The United States on Wednesday announced that it would transfer $3.5 billion in Afghan central bank assets into a new Swiss-based trust fund that will be shielded from the Taliban and used to help stabilise Afghanistan's collapsed economy.
The Afghan Fund, managed by a board of trustees, could pay for critical imports like electricity, cover debt payments to international financial institutions, protecting Afghanistan's eligibility for development aid, and fund the printing of new currency.
"The Afghan Fund will protect, preserve and make targeted disbursements of that $3.5 billion to help provide greater stability to the Afghan economy," the US Treasury said in a statement.
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US officials said no money would go to the Afghan central bank, known as DAB, until it is "free of political interference" – diplomatic parlance for replacing the bank's top Taliban officials, two of whom are under US and UN sanctions, with banking professionals – and anti-money laundering safeguards are instituted.
"Until these conditions are met, sending assets to DAB would place them at unacceptable risk and jeopardize them as a source of support for the Afghan people," US Deputy Treasury Secretary Wally Ademeyo said in a letter to the central bank's Supreme Council seen by Reuters.
The new foundation is based in Geneva and has an account with the Basel-based Bank for International Settlements (BIS), which provides financial services to central banks.
"The BIS is establishing a customer relationship with the Fund for the Afghan People. The BIS role is limited to providing banking services to and executing the instructions of the Board of Trustees of the Fund without involvement in the Fund's governance or decision making," the BIS said, adding it would comply with all applicable sanctions and regulations.
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The fund will not resolve serious problems driving dire economic and humanitarian crises threatening to worsen as winter approaches. Nearly half of Afghanistan's 40 million people face "acute hunger," according to the United Nations.
The Taliban's biggest fiscal challenge is developing new revenues to compensate for financial aid that provided up to 75% of government spending that the United States and other donors ended after the Islamists seized Kabul in August 2021 as the last American troops left, ending two decades of war.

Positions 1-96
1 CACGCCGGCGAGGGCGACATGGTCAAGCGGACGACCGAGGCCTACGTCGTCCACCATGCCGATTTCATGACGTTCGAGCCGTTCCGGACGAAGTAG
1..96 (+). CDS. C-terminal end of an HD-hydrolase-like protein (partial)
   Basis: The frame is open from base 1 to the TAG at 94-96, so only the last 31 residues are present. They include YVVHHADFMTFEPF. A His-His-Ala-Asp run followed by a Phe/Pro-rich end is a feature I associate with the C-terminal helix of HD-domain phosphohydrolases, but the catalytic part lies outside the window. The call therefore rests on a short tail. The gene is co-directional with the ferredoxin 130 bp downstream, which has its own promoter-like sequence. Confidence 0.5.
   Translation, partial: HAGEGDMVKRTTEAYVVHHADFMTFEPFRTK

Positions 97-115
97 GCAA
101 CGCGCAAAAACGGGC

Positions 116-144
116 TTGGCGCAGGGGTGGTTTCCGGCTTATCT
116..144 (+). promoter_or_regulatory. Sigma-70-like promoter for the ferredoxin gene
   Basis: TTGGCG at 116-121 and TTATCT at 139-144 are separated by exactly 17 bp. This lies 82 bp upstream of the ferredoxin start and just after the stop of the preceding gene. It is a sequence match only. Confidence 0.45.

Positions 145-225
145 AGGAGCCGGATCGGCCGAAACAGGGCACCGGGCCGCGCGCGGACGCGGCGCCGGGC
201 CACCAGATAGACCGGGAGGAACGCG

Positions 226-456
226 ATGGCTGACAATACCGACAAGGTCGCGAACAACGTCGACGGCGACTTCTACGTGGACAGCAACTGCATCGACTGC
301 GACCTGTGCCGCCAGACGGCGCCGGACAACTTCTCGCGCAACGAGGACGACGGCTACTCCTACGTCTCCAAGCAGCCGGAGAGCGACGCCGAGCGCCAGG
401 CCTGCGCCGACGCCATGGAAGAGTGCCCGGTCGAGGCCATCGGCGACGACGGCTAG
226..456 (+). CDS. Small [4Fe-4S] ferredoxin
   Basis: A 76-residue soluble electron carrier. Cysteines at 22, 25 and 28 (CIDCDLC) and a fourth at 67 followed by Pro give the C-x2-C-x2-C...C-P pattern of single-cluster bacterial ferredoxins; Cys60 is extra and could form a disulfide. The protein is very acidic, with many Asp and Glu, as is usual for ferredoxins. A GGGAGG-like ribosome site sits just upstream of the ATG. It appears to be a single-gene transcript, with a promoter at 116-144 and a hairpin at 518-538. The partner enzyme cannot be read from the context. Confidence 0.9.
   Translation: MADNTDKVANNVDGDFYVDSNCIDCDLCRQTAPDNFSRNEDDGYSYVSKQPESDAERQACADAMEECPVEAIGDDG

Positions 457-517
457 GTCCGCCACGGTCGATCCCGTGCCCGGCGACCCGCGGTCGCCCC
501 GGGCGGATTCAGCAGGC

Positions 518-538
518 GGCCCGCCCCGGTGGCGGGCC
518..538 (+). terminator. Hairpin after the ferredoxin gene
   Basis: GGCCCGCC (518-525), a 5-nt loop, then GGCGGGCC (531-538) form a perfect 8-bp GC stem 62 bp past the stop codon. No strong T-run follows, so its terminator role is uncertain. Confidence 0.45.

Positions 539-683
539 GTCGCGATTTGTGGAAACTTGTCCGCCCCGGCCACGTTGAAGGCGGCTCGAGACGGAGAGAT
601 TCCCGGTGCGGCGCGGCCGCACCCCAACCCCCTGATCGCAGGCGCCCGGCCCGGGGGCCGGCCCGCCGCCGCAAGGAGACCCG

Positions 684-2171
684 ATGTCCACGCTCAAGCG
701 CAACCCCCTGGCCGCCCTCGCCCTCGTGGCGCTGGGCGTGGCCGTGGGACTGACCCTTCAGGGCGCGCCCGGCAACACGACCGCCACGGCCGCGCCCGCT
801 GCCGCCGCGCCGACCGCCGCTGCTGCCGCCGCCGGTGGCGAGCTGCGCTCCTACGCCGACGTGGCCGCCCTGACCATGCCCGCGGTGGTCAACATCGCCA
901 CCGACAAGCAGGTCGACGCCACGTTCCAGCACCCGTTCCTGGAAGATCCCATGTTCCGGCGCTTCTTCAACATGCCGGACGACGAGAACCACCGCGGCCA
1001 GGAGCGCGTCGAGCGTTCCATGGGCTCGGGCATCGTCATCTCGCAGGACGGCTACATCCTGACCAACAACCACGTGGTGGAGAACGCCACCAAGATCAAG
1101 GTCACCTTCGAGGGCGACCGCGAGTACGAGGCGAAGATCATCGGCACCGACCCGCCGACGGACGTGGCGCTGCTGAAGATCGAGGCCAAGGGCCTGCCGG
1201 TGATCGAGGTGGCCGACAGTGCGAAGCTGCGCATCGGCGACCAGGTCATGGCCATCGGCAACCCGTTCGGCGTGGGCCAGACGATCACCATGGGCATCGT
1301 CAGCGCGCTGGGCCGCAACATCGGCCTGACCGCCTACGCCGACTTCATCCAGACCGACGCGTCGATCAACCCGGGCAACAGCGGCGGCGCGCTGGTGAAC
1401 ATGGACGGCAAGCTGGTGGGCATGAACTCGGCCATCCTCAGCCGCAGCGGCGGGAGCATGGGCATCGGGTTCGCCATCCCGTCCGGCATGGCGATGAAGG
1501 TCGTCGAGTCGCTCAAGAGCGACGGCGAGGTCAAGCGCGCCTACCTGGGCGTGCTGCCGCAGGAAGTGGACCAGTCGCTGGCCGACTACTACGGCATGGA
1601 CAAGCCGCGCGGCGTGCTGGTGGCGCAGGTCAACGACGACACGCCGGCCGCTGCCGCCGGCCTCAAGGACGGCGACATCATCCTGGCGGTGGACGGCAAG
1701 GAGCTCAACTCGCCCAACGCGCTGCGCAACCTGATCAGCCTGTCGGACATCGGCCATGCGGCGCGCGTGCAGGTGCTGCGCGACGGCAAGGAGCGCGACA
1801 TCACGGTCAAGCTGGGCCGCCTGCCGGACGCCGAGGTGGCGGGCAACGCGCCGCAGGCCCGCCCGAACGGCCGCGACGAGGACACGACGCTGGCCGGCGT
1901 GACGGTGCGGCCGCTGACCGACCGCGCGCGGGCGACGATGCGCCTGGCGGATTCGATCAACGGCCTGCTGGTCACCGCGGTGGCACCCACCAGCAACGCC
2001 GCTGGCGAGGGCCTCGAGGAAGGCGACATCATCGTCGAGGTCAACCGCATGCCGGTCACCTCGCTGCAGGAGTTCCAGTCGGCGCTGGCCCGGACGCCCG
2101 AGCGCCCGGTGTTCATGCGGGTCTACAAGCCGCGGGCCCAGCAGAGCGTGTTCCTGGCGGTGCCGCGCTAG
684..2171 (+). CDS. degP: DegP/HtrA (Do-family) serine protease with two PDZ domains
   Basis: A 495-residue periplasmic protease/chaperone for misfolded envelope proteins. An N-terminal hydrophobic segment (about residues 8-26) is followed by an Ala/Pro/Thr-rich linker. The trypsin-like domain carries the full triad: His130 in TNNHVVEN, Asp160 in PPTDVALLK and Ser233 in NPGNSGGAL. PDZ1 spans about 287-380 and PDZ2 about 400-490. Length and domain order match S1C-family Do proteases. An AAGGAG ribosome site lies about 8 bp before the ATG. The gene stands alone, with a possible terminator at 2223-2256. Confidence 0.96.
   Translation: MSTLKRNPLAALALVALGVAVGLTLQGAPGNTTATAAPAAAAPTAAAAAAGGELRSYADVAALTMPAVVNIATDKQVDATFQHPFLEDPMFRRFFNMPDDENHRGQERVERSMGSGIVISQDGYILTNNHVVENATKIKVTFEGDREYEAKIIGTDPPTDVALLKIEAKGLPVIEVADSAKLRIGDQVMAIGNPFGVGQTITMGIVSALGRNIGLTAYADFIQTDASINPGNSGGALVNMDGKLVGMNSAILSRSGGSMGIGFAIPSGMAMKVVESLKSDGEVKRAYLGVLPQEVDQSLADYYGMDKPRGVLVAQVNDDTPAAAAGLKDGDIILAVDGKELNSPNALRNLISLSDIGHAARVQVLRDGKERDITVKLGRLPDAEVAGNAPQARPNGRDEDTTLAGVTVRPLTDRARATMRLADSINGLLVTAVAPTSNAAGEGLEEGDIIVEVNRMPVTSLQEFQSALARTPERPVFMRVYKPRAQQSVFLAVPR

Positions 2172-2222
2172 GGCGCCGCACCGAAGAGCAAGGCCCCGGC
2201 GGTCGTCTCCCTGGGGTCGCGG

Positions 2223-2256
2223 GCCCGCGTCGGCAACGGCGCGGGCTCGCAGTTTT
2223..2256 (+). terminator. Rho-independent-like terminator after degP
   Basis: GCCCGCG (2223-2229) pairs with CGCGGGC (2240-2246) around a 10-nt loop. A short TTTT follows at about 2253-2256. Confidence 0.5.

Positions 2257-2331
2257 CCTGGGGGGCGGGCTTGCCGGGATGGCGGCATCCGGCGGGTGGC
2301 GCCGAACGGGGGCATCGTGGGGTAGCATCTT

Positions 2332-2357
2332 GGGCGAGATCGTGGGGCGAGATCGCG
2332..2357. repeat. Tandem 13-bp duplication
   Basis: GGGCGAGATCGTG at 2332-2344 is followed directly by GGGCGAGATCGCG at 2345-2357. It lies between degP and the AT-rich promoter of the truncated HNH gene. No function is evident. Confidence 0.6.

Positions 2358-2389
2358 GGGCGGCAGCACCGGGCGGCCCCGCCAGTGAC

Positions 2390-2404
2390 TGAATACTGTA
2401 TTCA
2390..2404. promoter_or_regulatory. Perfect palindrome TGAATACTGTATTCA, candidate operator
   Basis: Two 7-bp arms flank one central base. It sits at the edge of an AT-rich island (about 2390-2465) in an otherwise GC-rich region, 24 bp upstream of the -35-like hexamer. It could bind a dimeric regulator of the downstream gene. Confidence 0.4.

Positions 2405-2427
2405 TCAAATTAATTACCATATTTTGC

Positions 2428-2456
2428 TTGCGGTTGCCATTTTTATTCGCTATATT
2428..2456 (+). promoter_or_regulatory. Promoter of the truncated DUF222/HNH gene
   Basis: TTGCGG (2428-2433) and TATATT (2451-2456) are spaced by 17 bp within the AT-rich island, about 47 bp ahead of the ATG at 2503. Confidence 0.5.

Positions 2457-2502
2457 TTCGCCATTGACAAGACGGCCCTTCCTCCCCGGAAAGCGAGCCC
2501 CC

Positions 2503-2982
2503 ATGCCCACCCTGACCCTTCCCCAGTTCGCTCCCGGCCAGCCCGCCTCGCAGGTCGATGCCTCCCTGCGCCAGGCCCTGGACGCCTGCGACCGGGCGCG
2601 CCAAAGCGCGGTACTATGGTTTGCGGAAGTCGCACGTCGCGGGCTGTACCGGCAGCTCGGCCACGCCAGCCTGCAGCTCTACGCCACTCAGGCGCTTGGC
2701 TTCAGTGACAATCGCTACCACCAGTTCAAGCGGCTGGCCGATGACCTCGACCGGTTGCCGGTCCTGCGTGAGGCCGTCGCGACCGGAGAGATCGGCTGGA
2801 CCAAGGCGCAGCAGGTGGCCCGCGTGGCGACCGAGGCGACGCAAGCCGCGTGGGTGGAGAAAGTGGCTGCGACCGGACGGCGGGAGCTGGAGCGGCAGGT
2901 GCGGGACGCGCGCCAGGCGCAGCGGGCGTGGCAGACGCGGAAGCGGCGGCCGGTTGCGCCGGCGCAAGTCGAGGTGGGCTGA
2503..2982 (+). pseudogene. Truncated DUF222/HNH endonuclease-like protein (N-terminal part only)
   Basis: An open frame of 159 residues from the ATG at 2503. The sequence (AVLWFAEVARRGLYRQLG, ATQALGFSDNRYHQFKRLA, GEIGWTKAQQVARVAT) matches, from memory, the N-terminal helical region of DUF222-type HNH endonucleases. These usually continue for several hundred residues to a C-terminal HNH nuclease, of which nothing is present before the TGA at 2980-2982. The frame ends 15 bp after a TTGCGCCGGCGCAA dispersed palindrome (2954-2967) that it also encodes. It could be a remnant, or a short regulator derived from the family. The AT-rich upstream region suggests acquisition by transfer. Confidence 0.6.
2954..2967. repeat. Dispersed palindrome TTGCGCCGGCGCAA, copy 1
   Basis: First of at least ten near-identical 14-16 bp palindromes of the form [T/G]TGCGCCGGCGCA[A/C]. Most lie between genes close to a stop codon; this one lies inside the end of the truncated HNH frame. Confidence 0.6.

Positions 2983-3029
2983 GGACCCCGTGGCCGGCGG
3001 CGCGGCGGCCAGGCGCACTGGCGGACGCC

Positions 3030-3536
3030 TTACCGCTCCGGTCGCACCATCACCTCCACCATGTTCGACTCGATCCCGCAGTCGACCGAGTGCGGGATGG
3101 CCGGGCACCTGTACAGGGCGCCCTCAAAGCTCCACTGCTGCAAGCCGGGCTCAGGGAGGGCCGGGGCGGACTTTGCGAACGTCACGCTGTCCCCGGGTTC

"The economy of Afghanistan faces serious structural issues, exacerbated by the Taliban takeover," a senior US official, speaking on condition of anonymity, told reporters in a briefing about the new fund.
The crises also have been fueled by decades of war, drought, the Covid-19 pandemic, endemic corruption and a cutoff of the central bank from the international banking system.
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Creation of the new trust fund comes after months of talks between US President Joe Biden's administration, Switzerland, other parties and the Taliban, who demanded the return of $7 billion in Afghan central bank assets held in the United States.
The talks continued despite US anger at the Taliban's harboring of late al Qaeda chief Ayman al-Zawahiri – killed on July 31 in a CIA drone strike on his Kabul safe house – and international outrage at the militants' human rights crackdown, including barring girls from state-run secondary schools.
Biden in February sequestered "for the benefit of the Afghan people" the $3.5 billion in DAB assets to be transferred into the new trust fund.
The other $3.5 billion is being contested in lawsuits against the Taliban stemming from the September 11, 2001, attacks on the United States. Courts could decide to release that money, which could be deposited in the new trust fund.
Another approximately $2 billion in Afghan central bank assets held in European and Emirati banks also could end up in the fund.
The fund's board also comprises US Ambassador to Switzerland Scott Miller, Anwar Ahady, a former Afghan central bank chief and former finance minister, and Shah Mehrabi, a US academic who remains on the DAB Supreme Council.